May 08, 2010

Music collection updates feed via musicbrainz and last.fm

From time to time I accidentally bump into new releases from the artists/bands I listen to. Usually it happens on the web, since I don't like random radio selections much, and quite a wide variety of stuff I like seem to ensure that my last.fm radio is a mess.
So, after accidentally seeing a few new albums for my collection, I've decided to remedy the situation somehow.

Naturally, subscribing to something like an unfiltered flow of new music releases isn't an option, but no music site other than last.fm out there knows the acts in my collection to track updates for those, and last.fm doesn't seem to have the functionality I need - just to list new studio releases from the artists I listened to beyond some reasonable threshold, or I just haven't been able to find it.

I thought of two options.
First is writing some script to submit my watch-list to some music site, so it'd notify me somehow about updates to these.
Second is to query the updates myself, either through some public-available APIs like last.fm, cddb, musicbrainz or even something like public atom feeds from a music portals. It seemed like a pretty obvious idea, btw, yet I've found no already-written software to do the job.

First one seemed easier, but not as entertaining as the second, plus I have virtually no knowledge to pick a site which will be best-suited for that (and I'd hate to pick a first thing from the google), and I'd probably have to post-process what this site feeds me anyway. I've decided to stick with the second way.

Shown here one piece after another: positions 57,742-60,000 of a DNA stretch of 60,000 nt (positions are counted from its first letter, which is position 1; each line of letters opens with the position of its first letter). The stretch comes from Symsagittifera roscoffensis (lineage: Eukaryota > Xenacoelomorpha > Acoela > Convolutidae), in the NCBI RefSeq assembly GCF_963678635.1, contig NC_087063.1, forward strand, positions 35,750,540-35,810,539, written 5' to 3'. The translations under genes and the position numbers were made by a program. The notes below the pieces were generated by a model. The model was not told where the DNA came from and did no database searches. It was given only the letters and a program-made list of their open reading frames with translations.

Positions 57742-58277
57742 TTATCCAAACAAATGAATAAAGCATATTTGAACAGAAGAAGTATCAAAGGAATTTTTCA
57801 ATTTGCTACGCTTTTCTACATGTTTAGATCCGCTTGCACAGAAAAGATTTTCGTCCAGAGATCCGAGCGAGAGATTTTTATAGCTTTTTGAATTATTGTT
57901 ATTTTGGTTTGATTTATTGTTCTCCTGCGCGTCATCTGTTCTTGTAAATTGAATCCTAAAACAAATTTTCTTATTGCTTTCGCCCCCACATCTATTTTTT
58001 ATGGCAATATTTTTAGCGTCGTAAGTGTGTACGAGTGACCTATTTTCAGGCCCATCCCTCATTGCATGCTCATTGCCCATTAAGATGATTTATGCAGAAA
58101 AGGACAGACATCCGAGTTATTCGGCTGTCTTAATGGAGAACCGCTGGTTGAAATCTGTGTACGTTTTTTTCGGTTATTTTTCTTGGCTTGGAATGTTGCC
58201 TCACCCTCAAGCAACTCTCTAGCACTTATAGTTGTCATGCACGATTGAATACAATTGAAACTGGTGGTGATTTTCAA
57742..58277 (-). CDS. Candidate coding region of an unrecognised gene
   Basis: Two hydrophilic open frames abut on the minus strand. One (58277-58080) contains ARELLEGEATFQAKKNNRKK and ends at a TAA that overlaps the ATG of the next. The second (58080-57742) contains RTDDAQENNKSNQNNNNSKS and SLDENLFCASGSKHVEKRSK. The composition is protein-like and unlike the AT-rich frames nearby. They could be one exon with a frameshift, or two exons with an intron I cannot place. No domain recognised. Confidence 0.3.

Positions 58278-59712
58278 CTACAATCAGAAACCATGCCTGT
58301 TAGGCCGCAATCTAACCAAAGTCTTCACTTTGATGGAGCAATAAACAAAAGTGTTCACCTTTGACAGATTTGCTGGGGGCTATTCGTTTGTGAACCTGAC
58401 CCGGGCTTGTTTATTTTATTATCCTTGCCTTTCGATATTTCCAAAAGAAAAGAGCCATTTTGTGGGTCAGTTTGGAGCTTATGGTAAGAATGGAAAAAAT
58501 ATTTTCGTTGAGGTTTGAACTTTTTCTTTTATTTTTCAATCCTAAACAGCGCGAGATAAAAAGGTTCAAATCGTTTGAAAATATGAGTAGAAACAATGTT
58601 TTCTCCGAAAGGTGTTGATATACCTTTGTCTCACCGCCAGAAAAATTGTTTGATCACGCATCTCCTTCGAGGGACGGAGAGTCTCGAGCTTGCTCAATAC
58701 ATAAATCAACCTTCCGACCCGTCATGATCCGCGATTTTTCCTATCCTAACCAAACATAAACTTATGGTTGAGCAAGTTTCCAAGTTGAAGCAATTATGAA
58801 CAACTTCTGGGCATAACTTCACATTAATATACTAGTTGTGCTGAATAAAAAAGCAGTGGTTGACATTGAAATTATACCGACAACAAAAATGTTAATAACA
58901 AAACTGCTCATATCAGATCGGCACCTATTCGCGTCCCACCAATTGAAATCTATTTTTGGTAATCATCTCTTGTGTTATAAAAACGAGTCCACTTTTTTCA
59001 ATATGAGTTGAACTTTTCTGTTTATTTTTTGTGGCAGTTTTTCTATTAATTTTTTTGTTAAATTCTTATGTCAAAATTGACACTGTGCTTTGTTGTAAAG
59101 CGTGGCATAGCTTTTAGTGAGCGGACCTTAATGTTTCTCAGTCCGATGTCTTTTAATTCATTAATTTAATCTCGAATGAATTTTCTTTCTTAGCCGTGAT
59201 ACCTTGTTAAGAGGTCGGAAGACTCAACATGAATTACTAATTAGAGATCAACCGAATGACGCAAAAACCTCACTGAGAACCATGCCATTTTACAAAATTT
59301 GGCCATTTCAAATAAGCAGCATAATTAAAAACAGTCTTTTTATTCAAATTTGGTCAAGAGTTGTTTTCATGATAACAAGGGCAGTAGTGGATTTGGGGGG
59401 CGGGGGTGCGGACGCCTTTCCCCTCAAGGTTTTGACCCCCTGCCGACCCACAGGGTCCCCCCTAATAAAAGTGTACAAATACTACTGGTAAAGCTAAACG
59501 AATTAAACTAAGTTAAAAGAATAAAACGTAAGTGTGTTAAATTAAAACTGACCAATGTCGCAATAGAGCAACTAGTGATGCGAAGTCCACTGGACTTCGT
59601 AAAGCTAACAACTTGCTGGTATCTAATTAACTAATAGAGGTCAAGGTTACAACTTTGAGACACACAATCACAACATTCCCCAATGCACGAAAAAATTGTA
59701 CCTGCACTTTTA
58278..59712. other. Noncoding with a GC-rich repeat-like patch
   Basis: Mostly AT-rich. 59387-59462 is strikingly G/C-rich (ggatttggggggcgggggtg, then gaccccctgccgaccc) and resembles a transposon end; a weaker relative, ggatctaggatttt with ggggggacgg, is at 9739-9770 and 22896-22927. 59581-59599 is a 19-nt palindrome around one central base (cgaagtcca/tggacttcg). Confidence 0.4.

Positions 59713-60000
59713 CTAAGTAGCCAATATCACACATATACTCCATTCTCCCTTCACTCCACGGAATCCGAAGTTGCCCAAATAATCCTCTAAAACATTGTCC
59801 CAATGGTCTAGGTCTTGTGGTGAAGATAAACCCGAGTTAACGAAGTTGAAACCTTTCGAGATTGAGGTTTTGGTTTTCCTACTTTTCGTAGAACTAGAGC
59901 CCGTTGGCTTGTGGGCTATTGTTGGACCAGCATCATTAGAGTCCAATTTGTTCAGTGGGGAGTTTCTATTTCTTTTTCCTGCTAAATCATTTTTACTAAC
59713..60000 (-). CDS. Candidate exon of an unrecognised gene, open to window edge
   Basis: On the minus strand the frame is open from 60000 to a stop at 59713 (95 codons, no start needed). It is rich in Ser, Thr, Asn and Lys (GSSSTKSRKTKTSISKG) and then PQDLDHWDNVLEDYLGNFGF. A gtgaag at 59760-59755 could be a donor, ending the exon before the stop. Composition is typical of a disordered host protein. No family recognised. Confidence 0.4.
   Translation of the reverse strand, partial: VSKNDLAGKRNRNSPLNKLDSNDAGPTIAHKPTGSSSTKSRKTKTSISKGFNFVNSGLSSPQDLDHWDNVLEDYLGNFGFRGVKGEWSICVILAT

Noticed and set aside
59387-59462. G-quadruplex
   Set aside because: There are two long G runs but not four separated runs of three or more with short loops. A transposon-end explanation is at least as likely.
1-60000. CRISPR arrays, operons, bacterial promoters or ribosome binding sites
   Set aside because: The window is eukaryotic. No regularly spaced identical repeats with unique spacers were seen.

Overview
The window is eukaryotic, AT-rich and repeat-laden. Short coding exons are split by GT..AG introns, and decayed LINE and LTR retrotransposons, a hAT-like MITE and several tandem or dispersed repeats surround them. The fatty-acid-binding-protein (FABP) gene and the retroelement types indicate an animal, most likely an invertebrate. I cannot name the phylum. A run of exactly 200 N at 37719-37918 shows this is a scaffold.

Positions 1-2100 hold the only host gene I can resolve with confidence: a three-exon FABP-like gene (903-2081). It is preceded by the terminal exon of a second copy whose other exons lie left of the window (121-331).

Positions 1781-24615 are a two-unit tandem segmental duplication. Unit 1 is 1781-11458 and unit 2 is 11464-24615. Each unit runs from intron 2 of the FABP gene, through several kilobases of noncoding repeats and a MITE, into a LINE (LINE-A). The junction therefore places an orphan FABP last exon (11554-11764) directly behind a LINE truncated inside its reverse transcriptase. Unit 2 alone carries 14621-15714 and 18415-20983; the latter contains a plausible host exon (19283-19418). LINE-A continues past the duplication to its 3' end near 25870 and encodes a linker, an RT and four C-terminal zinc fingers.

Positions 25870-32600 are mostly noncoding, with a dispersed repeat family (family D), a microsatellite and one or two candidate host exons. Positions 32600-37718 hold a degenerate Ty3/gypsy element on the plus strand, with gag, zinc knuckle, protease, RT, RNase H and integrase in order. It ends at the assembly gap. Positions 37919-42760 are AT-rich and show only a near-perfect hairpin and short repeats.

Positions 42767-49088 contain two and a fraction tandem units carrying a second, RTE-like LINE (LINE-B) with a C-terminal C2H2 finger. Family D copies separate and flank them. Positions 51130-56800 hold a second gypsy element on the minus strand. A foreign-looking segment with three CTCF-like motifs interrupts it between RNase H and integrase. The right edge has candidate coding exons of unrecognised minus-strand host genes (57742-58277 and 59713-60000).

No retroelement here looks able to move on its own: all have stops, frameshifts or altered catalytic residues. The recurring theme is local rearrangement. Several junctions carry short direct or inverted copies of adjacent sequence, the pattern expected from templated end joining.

The main idea was to poll list of releases for every act in my collection, so the new additions would be instantly visible, as they weren't there before.
Such history can be kept in some db, and an easy way to track such flow would be just to dump db contents, ordered by addition timestamp, to an atom feed.

Object-db to a web content is a typical task for a web framework, so I chose to use django as a basic template for the task.

Obtaining list of local acts for my collection is easy, since I prefer not to rely on tags much (although I try to have them filled with the right data as well), I keep a strict "artist/year_album/num_-_track" directory tree, so it takes one readdir with minor post-processing for the names - replace underscores with spaces, "..., The" to "The ...", stuff like that.
Getting a list of an already-have releases then is just one more listing for each of the artists' dir.
To get all existing releases, there's cddb, musicbrainz and last.fm and co readily available.
I chose to use musicbrainz db (at least as the first source), since it seemed the most fitting to my purposes, shouldn't be as polluted as last.fm (which is formed arbitrarily from the tags ppl have in the files, afaik) and have clear studio-whateverelse distinction.
There's handy official py-api readily available, which I query by name for the act, then query it (if found) for available releases ("release" term is actually from there).